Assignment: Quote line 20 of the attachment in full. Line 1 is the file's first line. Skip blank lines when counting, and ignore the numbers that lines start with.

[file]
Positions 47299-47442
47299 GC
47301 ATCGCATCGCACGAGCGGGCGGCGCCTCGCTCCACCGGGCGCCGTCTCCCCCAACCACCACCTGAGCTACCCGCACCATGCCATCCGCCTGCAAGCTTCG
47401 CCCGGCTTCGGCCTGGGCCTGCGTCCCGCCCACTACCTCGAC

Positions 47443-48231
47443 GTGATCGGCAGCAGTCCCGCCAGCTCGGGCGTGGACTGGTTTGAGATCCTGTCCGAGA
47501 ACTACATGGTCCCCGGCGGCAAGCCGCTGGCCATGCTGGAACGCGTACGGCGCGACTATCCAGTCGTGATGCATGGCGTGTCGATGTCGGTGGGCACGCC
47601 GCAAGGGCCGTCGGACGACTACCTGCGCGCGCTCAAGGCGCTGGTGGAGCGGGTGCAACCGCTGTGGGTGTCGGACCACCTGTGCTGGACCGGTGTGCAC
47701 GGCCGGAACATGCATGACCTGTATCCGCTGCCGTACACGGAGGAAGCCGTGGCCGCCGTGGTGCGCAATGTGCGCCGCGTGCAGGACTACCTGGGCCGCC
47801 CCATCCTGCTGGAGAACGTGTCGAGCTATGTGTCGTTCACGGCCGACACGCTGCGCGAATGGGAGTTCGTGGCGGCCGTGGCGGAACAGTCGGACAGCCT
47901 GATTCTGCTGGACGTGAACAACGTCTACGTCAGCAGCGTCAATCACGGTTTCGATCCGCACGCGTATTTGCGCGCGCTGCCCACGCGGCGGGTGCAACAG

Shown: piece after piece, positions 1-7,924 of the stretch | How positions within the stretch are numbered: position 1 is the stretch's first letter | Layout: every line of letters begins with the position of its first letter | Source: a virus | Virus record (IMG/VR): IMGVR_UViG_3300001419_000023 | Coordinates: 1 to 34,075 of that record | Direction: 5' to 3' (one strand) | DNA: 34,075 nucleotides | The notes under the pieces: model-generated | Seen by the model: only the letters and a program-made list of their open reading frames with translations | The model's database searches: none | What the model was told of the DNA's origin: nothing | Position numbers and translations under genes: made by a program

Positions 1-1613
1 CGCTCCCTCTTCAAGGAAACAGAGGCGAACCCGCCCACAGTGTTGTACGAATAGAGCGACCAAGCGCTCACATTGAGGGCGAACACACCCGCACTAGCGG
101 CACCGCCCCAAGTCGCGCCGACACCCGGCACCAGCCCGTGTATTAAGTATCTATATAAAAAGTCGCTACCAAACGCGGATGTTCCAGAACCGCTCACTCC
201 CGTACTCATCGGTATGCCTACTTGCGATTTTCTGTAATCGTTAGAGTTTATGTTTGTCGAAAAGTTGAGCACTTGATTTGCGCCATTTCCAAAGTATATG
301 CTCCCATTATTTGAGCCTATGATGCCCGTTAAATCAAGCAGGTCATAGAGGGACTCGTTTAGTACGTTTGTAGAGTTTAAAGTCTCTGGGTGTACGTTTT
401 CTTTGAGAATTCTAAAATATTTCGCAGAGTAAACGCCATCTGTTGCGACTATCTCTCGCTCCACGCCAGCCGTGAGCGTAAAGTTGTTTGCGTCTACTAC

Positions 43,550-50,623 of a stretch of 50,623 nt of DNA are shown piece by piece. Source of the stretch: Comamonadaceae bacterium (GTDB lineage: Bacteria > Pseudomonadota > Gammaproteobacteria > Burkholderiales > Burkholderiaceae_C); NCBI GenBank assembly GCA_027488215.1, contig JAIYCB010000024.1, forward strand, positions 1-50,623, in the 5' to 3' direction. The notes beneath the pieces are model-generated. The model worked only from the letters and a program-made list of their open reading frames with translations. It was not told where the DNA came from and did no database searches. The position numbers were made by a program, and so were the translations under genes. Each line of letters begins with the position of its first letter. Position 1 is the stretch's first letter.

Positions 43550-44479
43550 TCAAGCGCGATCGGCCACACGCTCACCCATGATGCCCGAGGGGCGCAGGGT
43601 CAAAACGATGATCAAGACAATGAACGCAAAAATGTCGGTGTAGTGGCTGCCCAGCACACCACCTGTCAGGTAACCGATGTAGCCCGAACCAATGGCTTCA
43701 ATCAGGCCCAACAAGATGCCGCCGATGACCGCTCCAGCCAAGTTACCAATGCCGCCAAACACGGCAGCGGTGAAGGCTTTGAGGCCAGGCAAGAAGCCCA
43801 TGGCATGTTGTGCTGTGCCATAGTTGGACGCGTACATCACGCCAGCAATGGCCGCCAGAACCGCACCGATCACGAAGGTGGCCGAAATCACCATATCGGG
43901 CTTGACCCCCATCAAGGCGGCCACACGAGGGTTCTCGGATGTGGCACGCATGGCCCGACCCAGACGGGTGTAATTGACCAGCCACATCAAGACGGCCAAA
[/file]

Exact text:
Positions 43550-44479